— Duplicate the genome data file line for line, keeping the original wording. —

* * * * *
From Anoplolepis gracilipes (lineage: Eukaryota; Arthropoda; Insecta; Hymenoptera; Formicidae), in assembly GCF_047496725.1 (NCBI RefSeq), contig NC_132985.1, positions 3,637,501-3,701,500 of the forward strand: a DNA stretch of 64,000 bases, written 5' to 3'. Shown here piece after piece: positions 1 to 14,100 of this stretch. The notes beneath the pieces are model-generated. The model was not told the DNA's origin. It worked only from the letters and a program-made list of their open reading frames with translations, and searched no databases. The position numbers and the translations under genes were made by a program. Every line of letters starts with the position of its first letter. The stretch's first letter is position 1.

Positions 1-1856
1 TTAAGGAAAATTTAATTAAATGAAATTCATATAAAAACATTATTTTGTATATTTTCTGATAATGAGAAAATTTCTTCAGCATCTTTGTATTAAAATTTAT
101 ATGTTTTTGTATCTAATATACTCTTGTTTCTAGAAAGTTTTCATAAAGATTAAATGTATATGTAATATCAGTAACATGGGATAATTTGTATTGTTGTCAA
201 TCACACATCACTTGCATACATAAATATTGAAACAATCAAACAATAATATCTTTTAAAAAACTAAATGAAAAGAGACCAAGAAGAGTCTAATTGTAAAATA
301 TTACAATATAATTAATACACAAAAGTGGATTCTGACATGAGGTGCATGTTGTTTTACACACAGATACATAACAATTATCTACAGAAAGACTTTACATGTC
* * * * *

From Anoplolepis gracilipes (lineage: Eukaryota; Arthropoda; Insecta; Hymenoptera; Formicidae), in assembly GCF_047496725.1 (NCBI RefSeq), contig NC_132985.1, positions 3,637,501-3,701,500 of the forward strand: a DNA stretch of 64,000 bases, written 5' to 3'. Shown here piece after piece: positions 1 to 14,100 of this stretch. The notes beneath the pieces are model-generated. The model was not told the DNA's origin. It worked only from the letters and a program-made list of their open reading frames with translations, and searched no databases. The position numbers and the translations under genes were made by a program. Every line of letters starts with the position of its first letter. The stretch's first letter is position 1.

Positions 1-1856
1 TTAAGGAAAATTTAATTAAATGAAATTCATATAAAAACATTATTTTGTATATTTTCTGATAATGAGAAAATTTCTTCAGCATCTTTGTATTAAAATTTAT
101 ATGTTTTTGTATCTAATATACTCTTGTTTCTAGAAAGTTTTCATAAAGATTAAATGTATATGTAATATCAGTAACATGGGATAATTTGTATTGTTGTCAA
201 TCACACATCACTTGCATACATAAATATTGAAACAATCAAACAATAATATCTTTTAAAAAACTAAATGAAAAGAGACCAAGAAGAGTCTAATTGTAAAATA
301 TTACAATATAATTAATACACAAAAGTGGATTCTGACATGAGGTGCATGTTGTTTTACACACAGATACATAACAATTATCTACAGAAAGACTTTACATGTC